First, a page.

I registered my own off-the-shelf limited company, Anglereed Ltd and traded as Agenda Marketing with, what is now, an embarrassing logo, perhaps it was then too? This became my vehicle for a number of years selling and distributing a range of different products. Agenda pursued a number of direct sales businesses, a catalogue sales operation (Epsilon) and became the vehicle for several personal consultancies.
Pacer Cordless Phones
The very first Agenda product was the Pacer range of cordless phones. This proved to be the perfect direct sales product, because it sold between £150-£200. For these small businesses could make an emotional buying decision without protracted budget considerations.
Based in Bedford I had much success among farmers and car dealers. You wheeled up to their business, wired the base unit into their BT phone and showed them how they could use the phone for 150-200 metres from that base. Farmers could use it around their yard and car dealers around their showrooms. The local advert below unashamedly stated ‘Not G.P.O. approved’ – this was a clear selling benefit, because the purchasers enjoyed the fact that it was ‘anti-establishment’.
Just look at that bottom line – Not GPO approved – but no-one caredm tehy wanted the utility of a ordless phone.
I would demo one, suggesting the prospect try it by calling a neighbouring farm or customer, complete the sale to them, then drive on to the individual they had phoned, to do it all over again. I could sell five or six a day that way and was making the best part of £100 on each.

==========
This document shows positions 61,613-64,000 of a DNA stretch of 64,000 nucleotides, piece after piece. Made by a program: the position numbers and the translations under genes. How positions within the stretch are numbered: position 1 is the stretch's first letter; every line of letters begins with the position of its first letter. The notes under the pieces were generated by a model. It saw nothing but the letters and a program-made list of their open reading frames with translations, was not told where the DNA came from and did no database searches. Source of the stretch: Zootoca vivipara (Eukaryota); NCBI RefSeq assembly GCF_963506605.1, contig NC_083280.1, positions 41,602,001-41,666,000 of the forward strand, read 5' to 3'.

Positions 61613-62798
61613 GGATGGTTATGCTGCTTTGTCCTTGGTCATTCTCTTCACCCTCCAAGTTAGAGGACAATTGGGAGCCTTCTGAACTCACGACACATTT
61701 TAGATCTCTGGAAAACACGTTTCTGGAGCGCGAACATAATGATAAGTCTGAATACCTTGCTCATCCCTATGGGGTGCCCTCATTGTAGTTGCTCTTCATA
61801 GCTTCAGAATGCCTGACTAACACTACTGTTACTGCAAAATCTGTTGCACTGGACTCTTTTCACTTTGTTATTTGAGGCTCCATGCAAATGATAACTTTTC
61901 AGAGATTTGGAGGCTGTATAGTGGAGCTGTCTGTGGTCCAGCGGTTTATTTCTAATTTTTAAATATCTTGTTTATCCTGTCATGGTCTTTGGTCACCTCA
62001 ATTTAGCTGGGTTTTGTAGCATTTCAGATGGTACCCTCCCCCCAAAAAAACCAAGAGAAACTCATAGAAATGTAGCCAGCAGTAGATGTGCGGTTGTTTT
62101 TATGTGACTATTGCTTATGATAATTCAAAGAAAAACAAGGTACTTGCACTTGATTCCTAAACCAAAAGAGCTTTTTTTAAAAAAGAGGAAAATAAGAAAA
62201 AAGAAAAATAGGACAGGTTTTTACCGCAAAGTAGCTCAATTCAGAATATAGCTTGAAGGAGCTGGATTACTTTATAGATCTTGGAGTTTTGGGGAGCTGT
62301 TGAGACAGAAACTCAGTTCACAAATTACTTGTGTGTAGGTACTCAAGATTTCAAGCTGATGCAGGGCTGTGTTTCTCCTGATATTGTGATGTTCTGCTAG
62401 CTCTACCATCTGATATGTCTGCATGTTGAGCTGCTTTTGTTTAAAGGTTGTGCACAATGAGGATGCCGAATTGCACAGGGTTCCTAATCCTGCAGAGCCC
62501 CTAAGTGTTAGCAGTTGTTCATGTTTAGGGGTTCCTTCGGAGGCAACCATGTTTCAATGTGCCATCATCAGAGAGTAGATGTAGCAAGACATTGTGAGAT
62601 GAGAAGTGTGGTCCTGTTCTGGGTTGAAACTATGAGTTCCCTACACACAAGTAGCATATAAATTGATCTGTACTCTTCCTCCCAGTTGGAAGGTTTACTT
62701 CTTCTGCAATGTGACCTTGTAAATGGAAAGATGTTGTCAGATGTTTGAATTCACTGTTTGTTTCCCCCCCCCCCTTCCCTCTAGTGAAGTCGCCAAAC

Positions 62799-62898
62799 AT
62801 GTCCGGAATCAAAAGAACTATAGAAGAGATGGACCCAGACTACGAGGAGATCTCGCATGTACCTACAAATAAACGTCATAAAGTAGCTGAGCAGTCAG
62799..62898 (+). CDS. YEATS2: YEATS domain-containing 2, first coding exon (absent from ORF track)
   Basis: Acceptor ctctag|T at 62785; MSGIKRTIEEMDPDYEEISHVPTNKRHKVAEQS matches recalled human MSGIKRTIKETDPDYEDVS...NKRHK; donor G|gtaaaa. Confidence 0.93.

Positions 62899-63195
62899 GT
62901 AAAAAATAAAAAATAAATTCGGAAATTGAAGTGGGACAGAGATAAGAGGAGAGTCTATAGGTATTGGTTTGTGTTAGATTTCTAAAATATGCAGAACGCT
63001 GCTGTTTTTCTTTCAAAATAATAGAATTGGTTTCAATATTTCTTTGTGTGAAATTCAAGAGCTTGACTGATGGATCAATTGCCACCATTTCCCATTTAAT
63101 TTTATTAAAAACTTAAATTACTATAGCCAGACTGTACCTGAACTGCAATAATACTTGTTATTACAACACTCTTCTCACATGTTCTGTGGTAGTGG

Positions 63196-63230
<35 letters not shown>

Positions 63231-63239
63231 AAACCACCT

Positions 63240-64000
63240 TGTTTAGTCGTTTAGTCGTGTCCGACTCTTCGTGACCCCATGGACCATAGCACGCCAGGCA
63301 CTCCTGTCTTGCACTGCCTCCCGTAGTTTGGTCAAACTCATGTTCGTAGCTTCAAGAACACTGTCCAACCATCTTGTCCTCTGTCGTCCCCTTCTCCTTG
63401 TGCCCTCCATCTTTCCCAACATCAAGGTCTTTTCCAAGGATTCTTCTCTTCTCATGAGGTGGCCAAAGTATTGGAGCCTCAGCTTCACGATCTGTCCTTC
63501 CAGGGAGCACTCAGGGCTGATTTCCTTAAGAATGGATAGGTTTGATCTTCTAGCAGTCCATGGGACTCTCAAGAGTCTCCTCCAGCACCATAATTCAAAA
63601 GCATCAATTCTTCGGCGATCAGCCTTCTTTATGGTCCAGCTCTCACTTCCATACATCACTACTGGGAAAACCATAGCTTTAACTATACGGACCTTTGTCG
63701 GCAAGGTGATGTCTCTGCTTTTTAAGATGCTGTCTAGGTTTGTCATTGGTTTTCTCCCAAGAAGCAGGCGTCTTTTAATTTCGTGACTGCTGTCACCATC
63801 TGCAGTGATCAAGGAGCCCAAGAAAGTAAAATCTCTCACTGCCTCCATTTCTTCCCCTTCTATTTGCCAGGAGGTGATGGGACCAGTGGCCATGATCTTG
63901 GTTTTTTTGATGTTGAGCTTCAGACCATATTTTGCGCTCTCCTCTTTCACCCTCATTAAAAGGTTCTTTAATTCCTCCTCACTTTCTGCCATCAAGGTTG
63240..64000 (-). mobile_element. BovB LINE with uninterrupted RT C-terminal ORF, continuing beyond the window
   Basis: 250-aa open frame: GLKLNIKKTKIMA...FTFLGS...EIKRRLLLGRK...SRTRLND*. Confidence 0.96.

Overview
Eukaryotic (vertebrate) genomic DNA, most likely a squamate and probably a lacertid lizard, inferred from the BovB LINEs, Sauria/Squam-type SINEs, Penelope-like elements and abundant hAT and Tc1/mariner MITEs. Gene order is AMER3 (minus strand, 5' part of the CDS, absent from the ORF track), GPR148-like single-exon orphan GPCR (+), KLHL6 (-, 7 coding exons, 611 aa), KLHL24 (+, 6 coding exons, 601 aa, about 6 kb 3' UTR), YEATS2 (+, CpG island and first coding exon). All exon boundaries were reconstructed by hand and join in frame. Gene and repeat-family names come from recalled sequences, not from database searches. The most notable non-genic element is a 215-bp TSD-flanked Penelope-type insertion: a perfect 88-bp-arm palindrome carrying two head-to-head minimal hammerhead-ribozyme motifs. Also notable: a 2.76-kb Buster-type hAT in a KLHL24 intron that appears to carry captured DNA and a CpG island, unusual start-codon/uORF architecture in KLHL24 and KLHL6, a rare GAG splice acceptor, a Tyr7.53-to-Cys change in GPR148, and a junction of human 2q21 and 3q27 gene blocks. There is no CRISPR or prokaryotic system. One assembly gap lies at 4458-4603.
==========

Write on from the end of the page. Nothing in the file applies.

There was however an inherent flaw – they had only six different frequencies. While I was working my patch alone, I could keep a log and spread out the various frequencies so that there was no issue. But, when others started selling similar systems in the territory on the same set of frequencies, control became chaotic.
|ASIDE: The cordless phones, and later the answerers and viewdata adaptor sold for between £150 and £200, which meant a manager or owner of a business saw this as a non-budgetary item. This meant decisions could be made on the spot.|
Later there were encrypted versions released but by then the issue had stopped my momentum. The encryption allowed these ‘out-there’ products to become mainstream and be sold by retailers.
As I had developed a local reputation for comms it was a natural next step to move into selling call diverters, answerers and other comms devices. I signed an agency deal to represent Answercall, offering a broad range of quality system. Importantly there was no commitment on my part to pre-purchase units and no pledges to achieve sales targets – so no stock, no pressure, and easy there-and-then sales.
I was at this time an Apple II user and also pursued the sale of all matters Apple, selling computers, peripherals and software but this was at quite a low-level at the time.